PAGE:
In this six-week course, we’ll examine how throughout the ages, queer poets of color have broken traditional poetic forms as a vehicle for revolution and change. Each week we'll read work that explores reinvented styles and techniques as a path for resistance. Our goal will be to create work that is in conversation and communion with those pieces. To that end, we’ll be looking at poems and essays from contemporary queer writers that live at many intersections such as Faylita Hicks, Safia Ehillo, Jacqui Germain, Jose Ortiz, Jericho Brown, Dorothy Chan, Tiana Clark, Franny Choi, and many others.
Each week, students will craft a poem in response to prompts that emerge from our reading. The goal of these poems should be to excite, inspire, and push the boundaries of our traditional writing styles. Classes will consist of half discussion half generating new work. This course is open to all experience levels, those new to writing and those with previous workshop experience.
In an effort to center underrepresented BIPOC participants, we'd love to offer a scholarship for two participants who are unable to cover the class fees at this time. Our goal is to eliminate barriers and make our classes as accessible and equitable as possible. If you find that you are interested in this class, but would need a scholarship to enroll, please send a brief (100-word) statement on why taking this class is important to you to [email protected] with the subject line "Khalisa Rae Class Scholarship."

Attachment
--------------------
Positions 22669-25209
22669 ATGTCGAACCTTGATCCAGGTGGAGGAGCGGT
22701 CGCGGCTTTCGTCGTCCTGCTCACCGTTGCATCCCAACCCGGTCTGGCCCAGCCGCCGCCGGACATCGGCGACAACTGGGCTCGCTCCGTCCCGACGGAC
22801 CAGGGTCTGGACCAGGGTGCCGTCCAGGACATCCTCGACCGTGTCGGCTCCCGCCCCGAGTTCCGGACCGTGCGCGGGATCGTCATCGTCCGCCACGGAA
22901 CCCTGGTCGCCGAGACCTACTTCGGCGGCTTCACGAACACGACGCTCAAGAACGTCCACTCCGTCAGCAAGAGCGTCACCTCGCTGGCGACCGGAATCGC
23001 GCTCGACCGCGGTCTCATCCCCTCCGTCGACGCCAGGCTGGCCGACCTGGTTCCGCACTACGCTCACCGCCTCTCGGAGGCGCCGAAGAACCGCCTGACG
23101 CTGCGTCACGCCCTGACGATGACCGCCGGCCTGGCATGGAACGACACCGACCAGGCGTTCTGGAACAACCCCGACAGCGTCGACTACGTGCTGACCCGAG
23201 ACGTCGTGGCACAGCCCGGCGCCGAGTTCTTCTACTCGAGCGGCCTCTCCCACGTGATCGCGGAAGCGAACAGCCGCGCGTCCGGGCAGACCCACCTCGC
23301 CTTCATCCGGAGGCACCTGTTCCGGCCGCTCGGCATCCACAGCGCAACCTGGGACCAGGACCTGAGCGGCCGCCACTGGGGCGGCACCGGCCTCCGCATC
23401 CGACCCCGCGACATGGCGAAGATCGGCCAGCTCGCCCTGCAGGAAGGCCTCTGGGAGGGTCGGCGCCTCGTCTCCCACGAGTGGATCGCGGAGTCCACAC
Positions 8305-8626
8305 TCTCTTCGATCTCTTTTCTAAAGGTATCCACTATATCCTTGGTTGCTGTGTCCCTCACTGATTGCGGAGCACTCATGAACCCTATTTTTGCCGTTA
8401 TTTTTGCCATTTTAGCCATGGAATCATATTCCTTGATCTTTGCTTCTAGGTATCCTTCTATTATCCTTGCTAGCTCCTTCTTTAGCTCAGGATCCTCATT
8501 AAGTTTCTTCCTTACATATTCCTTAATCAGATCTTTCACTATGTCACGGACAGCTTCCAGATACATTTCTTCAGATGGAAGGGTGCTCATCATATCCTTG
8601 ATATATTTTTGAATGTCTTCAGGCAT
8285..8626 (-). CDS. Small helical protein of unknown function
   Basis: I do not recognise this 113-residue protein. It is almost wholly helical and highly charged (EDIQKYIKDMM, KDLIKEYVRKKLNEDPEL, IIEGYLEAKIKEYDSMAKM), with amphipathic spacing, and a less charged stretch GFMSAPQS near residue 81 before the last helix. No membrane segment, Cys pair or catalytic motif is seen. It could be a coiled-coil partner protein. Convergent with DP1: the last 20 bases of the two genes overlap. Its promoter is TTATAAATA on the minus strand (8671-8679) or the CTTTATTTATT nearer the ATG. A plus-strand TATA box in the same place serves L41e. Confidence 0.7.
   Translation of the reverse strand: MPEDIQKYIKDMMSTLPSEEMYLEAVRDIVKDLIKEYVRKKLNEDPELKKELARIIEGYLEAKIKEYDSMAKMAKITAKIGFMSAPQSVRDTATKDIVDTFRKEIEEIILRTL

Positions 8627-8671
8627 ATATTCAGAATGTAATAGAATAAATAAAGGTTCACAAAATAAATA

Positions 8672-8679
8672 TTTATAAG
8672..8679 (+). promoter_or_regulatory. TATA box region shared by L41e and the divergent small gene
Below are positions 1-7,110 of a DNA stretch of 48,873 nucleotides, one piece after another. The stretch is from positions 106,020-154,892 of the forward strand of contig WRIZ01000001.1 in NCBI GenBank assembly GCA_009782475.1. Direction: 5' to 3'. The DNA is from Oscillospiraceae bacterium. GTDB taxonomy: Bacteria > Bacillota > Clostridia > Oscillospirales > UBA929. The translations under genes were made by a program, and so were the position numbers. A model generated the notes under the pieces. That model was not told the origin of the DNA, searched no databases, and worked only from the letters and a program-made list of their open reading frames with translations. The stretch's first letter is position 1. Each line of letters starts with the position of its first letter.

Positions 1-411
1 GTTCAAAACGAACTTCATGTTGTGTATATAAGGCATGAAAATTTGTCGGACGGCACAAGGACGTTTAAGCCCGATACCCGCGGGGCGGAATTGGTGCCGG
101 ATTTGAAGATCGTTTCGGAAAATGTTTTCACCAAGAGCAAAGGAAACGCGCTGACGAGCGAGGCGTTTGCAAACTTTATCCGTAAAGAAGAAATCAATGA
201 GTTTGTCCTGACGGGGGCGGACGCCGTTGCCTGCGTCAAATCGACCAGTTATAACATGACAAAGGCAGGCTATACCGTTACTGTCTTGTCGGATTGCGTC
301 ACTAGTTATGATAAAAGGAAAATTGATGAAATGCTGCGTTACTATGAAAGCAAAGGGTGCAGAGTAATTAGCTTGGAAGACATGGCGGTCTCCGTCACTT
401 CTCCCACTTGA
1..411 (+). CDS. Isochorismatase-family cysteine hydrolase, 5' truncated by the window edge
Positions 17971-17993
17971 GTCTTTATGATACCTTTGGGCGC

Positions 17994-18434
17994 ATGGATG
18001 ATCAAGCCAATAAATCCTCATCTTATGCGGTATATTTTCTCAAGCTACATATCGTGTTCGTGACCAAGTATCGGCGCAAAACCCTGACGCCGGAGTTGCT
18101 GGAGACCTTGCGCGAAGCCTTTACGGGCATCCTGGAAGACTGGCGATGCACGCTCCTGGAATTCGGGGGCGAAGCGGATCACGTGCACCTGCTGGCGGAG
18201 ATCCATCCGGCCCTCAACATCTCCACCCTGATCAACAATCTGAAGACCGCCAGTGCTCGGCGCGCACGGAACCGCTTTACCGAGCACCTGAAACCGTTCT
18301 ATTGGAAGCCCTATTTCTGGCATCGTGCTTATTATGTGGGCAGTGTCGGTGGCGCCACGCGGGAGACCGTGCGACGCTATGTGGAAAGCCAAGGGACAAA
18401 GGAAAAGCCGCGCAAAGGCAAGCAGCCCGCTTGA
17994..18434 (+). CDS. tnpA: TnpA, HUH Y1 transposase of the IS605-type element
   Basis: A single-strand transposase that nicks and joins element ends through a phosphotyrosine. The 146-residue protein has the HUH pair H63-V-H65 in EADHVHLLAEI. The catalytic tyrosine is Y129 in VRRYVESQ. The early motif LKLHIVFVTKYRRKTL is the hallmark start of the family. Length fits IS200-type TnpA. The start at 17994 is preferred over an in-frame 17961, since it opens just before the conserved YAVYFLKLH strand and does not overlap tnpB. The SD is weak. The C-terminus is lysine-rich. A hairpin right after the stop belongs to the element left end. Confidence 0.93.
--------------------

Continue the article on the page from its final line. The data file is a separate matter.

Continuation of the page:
Class meetings will be held over video chat, using Zoom accessed from your private class page. While you can use Zoom from your browser, we recommend downloading the desktop client so you have access to all platform features.
- Inspiration and a new portfolio of work that engages and communicates with writing across identities and intersections- The ability to recognize and evaluate technical forms of poetry and the ability to break traditional forms—not only to challenge social constructs/norms, but to make a powerful social statement
- A new understanding and appreciation for the impact of queer poetry and a new lens from which to view its place in and outside the literary cannon
- A new appreciation for poetry and prose by queer writers of color
- Critical feedback from honest and authentic peers
- 10% discount on all future Catapult classes
Students will craft poetry and prose inspired by weekly prompts and reading. Students will be asked to thoughtfully engage with new work and let it drive invention, play, and creation.
Each class we will engage in a fun discussion and share session about queer works of art that inspires us—an image, a video, a song, a poem, or paragraph—
Week 1: Broken Sestina for Cardi B & Meg Thee Stallion; Ghazals Just Wanna Have Fun; Texts by Khalisa Rae, Angel Nafis, and Jose Luis Pablo
Week 2: Audre Lorde Does A DM Slide; I Solemnly Swear I Am; Texts by Franny Choi, Ocean Vuong, June Jordan, and Chen Chen
Week 3: Hearing Voices & Reimagining Persona; Sonnets Are for Simps; Texts by Shelley Wong, Jericho Brown, Donika Kelly, Dorothy Chan, and Marilyn Nelson
Week 4: Un-Slay The Syntax; Monet or Moneyy: Daring the Broken Ekphrasis; Texts by Danez Smith, Faylita Hicks, Paige Quiñones, and Tiana Clark
Week 5: Gender is a Riotous Construct; Aubade, Above, and Aboard; Texts by Saeed Jones, Christopher Soto, Joshua Nguyen, and ire'ne lara silva